But the loss of religion, shame and guilt left me without morals. Quite by chance, I found that I was amoral by choice.
Addiction might be called a curse, but that’s only one way to look at it. Alcohol addiction used to be a way of tapping into a power I didn’t have, a release of pain I had trapped inside me.
They say if you can’t imagine going to a party on a Friday night without alcohol to socially lubricate your interactions then you have a dependency on alcohol. But if I am to give myself any label at all nowadays, I would say I am a mild alcoholic. But ‘mild alcoholism’ is still alcoholism.
It’s not what I know I’ve done. But what I don’t know I’ve done. Yawning black holes of nothingness taunt me with their awful possibilities.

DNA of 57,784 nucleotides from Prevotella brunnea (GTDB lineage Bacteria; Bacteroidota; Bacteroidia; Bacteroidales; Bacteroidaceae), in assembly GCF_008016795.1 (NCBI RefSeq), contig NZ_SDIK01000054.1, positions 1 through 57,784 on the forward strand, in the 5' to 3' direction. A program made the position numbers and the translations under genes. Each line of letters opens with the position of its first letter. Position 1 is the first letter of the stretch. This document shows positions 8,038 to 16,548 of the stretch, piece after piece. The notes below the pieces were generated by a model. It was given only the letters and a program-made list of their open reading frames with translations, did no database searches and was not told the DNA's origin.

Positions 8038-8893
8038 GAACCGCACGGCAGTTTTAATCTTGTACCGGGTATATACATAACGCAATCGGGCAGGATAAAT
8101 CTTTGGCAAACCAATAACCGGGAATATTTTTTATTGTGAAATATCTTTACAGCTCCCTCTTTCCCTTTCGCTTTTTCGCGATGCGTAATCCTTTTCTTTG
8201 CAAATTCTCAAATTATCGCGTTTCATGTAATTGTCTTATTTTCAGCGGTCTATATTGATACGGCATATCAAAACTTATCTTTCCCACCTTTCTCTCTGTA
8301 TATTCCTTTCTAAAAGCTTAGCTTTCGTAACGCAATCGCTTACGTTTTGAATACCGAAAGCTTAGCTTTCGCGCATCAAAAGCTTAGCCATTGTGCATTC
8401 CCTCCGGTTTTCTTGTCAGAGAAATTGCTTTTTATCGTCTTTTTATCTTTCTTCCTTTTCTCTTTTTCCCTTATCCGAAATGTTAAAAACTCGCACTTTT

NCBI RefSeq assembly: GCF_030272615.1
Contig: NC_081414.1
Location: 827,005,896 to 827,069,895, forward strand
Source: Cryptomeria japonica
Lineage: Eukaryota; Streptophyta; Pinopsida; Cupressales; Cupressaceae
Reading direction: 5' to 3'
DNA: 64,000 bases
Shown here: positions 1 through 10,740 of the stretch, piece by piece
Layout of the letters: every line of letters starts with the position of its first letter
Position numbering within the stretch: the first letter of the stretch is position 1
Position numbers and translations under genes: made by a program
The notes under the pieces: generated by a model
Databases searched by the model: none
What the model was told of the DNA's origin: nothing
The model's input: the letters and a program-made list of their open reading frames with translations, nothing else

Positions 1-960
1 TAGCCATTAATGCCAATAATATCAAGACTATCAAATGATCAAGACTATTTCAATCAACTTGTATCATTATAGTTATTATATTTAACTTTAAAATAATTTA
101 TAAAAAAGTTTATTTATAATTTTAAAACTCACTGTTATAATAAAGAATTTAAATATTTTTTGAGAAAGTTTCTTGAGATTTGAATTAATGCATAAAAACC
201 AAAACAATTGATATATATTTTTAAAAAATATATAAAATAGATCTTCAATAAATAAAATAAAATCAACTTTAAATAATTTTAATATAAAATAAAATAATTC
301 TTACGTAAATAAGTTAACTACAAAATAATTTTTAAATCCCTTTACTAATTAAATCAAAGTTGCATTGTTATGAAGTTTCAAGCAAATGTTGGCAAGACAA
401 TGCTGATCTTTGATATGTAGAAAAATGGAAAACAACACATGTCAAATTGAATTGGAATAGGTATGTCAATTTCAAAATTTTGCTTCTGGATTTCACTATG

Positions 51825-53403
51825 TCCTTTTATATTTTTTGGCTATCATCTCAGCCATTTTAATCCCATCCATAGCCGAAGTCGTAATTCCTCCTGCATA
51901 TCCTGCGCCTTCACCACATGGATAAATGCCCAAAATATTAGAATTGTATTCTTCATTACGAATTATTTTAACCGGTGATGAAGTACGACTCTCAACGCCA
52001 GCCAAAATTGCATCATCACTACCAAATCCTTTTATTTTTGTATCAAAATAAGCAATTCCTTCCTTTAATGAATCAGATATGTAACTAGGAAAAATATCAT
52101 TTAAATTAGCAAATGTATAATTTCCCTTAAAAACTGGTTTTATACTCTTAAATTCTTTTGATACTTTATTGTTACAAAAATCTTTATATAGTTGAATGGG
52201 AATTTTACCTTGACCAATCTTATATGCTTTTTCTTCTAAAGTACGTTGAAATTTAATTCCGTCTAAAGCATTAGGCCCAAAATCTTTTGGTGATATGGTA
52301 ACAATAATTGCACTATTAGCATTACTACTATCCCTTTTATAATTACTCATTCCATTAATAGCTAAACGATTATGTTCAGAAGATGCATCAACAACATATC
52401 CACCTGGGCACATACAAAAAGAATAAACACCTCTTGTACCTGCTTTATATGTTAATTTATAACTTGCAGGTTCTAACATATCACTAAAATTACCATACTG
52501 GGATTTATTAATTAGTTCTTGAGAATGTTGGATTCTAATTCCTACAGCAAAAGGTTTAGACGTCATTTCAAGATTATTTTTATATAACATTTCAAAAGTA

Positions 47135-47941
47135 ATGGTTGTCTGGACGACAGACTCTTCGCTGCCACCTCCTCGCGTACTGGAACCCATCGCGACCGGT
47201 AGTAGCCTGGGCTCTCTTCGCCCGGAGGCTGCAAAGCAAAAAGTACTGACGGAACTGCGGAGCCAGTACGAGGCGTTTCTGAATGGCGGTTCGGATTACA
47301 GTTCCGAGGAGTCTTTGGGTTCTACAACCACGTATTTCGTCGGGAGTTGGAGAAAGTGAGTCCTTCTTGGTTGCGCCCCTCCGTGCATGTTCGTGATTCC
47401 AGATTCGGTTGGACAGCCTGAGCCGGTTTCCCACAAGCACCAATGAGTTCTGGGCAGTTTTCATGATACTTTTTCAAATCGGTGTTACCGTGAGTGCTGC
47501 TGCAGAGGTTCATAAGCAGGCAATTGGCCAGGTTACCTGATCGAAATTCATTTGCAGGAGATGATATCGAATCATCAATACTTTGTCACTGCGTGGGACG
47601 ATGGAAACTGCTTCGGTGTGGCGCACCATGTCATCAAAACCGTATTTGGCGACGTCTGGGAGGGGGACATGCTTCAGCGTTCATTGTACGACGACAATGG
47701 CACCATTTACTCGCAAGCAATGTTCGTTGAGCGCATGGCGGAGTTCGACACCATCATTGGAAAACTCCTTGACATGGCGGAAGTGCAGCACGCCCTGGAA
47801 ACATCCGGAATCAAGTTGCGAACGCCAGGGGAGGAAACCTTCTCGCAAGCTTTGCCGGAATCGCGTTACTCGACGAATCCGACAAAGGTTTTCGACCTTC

The guilt of who I am, what I have done and now what I continue to do is so shameful that I cannot face the pain. It is better to display no remorse. There is no point in holding an image together that is shattered and worthless.
I rarely travelled further then a 2 kilometre radius and more often than not, I brought the party back home (10 people partying in a 13 squared metres apartment, that’s no mean feat).
Why? Because I knew that the closer I was to my bed, the easier it would be to pass out safely.
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